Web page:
“The beverage tax has cut beverage sales by half at our 13 ShopRite stores in the city and created storewide sales drops that vary from 10 percent to a whopping 25 percent,” Brown said, adding that in six of his 13 stores, overall sales were down an average of 15 percent, and beverage sales were down nearly 60 percent since the tax took effect in January.
“We know that shoppers are going outside the city to buy their beverages and they are taking all their grocery dollars with them,” Brown said....
The loss of sales in Brown’s ShopRite stores has also been met with a decrease in labor. “We are cutting back hundreds of work hours and not filling open positions,” Brown wrote. “I have 210 fewer associate positions in my stores this year as a direct result of the beverage tax. And I’m not alone. This trend is happening at stores around the city.”
Similar stories are emerging from Chicago, which implemented its own version of a soda tax in 2017.
Joseph Butera, owner of the supermarket chain bearing his family's name, said ever since the soft drink tax went into effect, beverage sales have dropped.
"At our store in Norridge, for example, our beverage sales are down 47 percent," he said....
Valley Produce owner Laurie Tenutia said stores not only are losing beverage sales, but other food sales, as shoppers pick up other groceries outside Cook County when they go to buy soda and other sugary drinks.
"They're not going to come to us just for groceries anymore. They're going to go make the one stop, and buy whatever they need. So we are going to drop drastically in sales. Our business, because of it, has dropped 11 percent," she said. "Sadly, lower sales mean that we have to cut down hours for all of our working employees."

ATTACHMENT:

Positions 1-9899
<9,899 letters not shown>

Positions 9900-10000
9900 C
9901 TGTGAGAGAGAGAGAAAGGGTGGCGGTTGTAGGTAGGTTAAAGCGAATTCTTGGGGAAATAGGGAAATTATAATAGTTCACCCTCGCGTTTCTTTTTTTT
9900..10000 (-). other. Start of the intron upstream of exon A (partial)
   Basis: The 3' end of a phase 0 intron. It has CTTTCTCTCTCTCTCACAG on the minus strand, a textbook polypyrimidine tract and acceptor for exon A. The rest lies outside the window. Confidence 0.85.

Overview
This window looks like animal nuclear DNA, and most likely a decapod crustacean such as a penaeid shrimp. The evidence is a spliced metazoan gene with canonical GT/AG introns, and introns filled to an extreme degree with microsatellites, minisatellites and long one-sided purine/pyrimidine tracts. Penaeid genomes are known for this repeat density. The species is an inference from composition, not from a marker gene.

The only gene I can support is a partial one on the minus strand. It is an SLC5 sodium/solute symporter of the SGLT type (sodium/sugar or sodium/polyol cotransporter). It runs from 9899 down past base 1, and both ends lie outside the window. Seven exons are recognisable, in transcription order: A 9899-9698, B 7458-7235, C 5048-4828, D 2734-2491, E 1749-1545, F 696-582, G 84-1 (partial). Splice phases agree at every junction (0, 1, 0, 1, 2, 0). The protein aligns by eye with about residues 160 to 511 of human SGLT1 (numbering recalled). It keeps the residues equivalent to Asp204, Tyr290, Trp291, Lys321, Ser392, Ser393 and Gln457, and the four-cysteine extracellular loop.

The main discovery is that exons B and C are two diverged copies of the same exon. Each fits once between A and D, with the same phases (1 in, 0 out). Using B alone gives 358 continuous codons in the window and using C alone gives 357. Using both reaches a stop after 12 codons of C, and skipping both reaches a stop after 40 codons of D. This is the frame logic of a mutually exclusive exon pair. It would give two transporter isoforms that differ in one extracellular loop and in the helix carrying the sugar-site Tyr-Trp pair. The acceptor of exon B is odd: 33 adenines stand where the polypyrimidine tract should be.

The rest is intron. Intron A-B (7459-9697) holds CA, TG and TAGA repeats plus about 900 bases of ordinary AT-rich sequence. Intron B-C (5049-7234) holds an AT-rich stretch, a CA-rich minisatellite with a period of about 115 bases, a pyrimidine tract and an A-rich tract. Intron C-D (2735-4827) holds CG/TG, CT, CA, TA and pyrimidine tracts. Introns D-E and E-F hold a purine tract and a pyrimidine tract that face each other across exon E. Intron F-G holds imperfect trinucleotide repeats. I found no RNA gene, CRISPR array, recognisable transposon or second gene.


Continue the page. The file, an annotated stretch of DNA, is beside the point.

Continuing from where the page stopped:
One key thing to recognize is that the reduction of sales of beverages subject to each city's sweetened beverage tax does not mean that the consumption of sweetened beverages has declined by similar percentages.
Hacks to Get Around the Sugary Drink Tax
In addition to voting with their feet to lawfully avoid the tax by shopping for beverages and groceries outside of the cities where the tax has been implemented, consumers have a variety of interesting options to get around the beverage tax. The Chigago Tribune's editorial board mentioned some loopholes in that city's inconsistently applied sugary drink tax:
When Cook County voters got their first look at those receipts Aug. 2, they were furious. Not just at the whopping surcharge, but at its haphazard application: Diet soda is taxed, chocolate milk is not. Pre-sweetened tea is taxed, sweetened tea made to order is not. Milkshakes and lattes get a free pass, as does any sugar-laden bomb that has to be chewed instead of sipped.
The tax is supposedly meant to prevent obesity, heart disease and diabetes. But it penalizes adults who drink sugar-free sodas, while sparing those who drink frappuccinos — as long as they're prepared to order and not bottled, that is. Those contradictions are cavalierly dismissed by supporters of the tax, who seem incapable of understanding why consumers feel they've been lied to. Sigh.
But special props go out to the staff of Billy Penn, who came up with creative ways to both avoid Philadelphia's soda tax and still get the sweetness they crave without having to leave the city or pay into the tax in the following video.
Previously on Political Calculations
Presented in chronological order....
- Examples of Junk Science: Taxing Treats
- Philadelphia Soda Tax Crushes Soft Drink Sales
- Philadelphia's Soda Tax Collections Are Falling Short
- Philly's Soda Tax Collections Continue to Fall Short of Goals
- Jobs Gained and Lost from Philadelphia's Soda Tax
- Philadelphia Soda Sales Volume Down 34% Since Tax
- Philadelphia's Soda Tax to Shrink City's Economy by $20 million (updates an earlier analysis in the series based on new information)
- Big Miss for Philadelphia's Beverage Tax
- Odds and Ends for Philadelphia's Soda Tax - a short legal update, a family baker goes under, and bootlegging booms!
- Legal Jeopardy for Philadelphia's Soda Tax
- Soda Tax Driving Philadelphians to Drink?